I've Got Two Bob Susan
“I’ve Got Two” by Big Bird and Oscar the Grouch plus everybody including Mr. Hooper

Oscar: “Okay, everybody, get over here! It’s time for something important!”

Gordon: “Well, you know who that is, don’t you?”

Susan: “That’s Oscar the Grouch, who lives in the trash can. Hi, Oscar, how are you today?”

Oscar: “Rotten, thanks.”

Susan: “Mm.”

Susan’s unamused “Mm” is perfect.  Her delivery tells you right away that she’s known Oscar long enough to know how this crap goes. Oscar wants to sing a song now, but Gordon rudely cuts him off, because Bob and Mr. Hooper just showed up, and they have a very important message.  Their message: “This part of The Sesame Street Record is brought to you by the number two.” Then they go right into “I’ve Got Two,” with Bob instructing everyone to sing when it’s their turn. Guys, Oscar just said he wanted to sing his own song!  He called dibs, and now you’re doing your own thing just to please a corporate sponsor?  No wonder he’s grouchy.

Bob starts off by singing about his two eyes.  Then it’s Susan’s turn, and Gordon is very excited about that.  “I want my Susan to sing for me!” he exclaims, and I can see why.  She probably sounds cooler and more soulful singing about her two ears that help her hear than anyone ever has before.  Also kind of… sexy?  But perhaps I’ve said too much.

Anyway, in case you’re wondering: Gordon (“I wanna do some twos!”) has two arms, Mr. Hooper has two hands, and Oscar has two knees. Which is a weird verse to give Oscar, because we almost never see his knees. Oh, and Big Bird has two feet.  There’s a moment at the end of this song that I love so much, when the music and singing stop completely for several seconds, and you think it might be over…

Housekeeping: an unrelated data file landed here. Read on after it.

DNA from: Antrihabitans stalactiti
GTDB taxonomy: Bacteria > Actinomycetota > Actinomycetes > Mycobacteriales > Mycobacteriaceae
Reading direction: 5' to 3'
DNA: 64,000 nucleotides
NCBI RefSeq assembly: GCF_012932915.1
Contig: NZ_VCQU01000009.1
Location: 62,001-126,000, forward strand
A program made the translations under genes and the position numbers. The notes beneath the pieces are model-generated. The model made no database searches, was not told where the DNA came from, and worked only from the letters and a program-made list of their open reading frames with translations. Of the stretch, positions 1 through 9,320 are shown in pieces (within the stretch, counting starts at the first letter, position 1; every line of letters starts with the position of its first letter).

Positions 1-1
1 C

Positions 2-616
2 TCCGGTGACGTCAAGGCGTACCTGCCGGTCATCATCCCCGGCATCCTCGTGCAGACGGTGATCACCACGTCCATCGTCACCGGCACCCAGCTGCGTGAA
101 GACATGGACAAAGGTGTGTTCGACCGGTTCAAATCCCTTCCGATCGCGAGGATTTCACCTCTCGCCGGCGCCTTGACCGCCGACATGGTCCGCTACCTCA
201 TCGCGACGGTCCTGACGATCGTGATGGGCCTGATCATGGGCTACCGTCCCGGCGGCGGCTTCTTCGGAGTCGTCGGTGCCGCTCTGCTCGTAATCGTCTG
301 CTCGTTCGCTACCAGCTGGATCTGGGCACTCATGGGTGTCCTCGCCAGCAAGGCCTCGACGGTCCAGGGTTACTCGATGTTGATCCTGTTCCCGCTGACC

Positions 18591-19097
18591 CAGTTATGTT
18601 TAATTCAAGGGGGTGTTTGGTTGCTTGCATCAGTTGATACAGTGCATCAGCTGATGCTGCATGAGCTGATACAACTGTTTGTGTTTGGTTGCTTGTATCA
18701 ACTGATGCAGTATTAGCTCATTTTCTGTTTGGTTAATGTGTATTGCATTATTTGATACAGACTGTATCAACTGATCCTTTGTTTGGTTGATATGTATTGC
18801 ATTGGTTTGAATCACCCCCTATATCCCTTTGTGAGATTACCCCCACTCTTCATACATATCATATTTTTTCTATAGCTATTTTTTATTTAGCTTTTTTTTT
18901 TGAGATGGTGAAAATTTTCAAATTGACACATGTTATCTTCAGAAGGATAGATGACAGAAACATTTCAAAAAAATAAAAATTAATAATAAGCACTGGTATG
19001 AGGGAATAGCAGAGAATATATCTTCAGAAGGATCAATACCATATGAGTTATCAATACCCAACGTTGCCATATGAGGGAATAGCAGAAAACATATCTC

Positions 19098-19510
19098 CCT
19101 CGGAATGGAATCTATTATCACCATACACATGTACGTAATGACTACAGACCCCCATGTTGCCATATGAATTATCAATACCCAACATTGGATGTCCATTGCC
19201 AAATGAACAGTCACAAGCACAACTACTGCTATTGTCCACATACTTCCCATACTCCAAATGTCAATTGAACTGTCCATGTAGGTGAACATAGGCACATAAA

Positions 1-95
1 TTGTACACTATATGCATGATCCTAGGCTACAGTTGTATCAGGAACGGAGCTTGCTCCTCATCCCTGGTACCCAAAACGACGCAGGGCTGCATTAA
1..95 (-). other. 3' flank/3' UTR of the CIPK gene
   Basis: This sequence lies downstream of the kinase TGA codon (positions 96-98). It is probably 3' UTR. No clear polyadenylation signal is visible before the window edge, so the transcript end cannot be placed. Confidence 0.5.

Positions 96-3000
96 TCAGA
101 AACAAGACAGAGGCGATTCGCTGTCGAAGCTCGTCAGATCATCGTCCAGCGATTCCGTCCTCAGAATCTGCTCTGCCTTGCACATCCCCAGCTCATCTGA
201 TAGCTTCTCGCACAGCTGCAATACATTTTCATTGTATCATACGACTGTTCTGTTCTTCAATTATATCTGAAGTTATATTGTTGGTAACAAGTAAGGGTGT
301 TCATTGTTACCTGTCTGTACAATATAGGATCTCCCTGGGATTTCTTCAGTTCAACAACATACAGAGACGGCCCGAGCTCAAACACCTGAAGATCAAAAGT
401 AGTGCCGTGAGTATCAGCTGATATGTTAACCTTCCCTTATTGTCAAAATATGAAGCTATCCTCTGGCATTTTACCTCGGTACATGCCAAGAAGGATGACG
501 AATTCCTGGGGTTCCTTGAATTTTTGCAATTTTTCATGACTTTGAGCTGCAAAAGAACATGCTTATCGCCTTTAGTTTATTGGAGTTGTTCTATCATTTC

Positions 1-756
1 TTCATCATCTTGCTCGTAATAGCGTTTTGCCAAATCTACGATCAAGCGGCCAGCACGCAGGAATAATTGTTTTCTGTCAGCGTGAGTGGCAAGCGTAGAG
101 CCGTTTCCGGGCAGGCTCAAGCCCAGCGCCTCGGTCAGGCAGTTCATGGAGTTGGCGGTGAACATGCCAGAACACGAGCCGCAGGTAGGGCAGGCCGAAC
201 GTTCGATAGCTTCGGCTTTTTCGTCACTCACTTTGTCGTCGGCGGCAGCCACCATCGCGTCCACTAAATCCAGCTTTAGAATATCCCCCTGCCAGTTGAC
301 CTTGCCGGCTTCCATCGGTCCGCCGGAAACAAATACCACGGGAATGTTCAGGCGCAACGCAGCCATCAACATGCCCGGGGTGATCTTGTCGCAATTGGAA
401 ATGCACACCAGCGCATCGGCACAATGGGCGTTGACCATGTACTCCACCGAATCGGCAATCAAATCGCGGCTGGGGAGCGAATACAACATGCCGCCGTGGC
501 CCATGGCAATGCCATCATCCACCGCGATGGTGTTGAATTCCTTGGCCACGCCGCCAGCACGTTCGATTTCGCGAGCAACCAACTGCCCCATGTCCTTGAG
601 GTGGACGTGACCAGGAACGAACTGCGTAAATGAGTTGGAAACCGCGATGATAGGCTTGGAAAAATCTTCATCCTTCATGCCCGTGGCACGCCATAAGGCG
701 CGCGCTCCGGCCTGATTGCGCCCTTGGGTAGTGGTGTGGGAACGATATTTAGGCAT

…and then BOOM!, “I’ve got two eeeeyes, and they’re both the same size!”  The written word doesn’t do it justice.  You have to hear it with your own two ears (one, two).

Goin' for a Ride
“Goin’ for a Ride” by The Anything People

Oscar really wants to sing his song, but nope, Gordon shuts him down AGAIN. It’s time to go for a ride with “the Anything People,” which is what they called the assorted ensemble-cast Anything Muppets during that first season.  This would be the part of the TV episode where they cut to an insert, and in those days they still had the cast do segues into what was coming up next.

In the song, three Muppets played by Frank Oz, Caroll Spinney, and Jim Henson describe the vehicles they’re riding in, before revealing in the last line of each verse what vehicle it is. Can you guess what kind of vehicle sails the ocean blue and has a captain and a crew before Jim tells you?  Without being able to see the puppets, this sounds a lot like Bert, Big Bird with a funny accent, and Rowlf the Dog.

What Are Kids Called
“What Are Kids Called?” by Bob and Susan

Bob: “Hey, Susan!”

Susan: “Uh-huh?”

Bob: “Let’s sing a song all about what different baby animals are called!”

Man, I want to live on Sesame Street, where that kind of exchange is a normal occurrence.

This is one of those songs that was played on the show over film of real baby animals doing their thing.  I don’t think they do much of that anymore, which is kind of a shame, although I guess children can now just click on the Baby Animals YouTube channel at any time if they want to see a piglet or a lamb.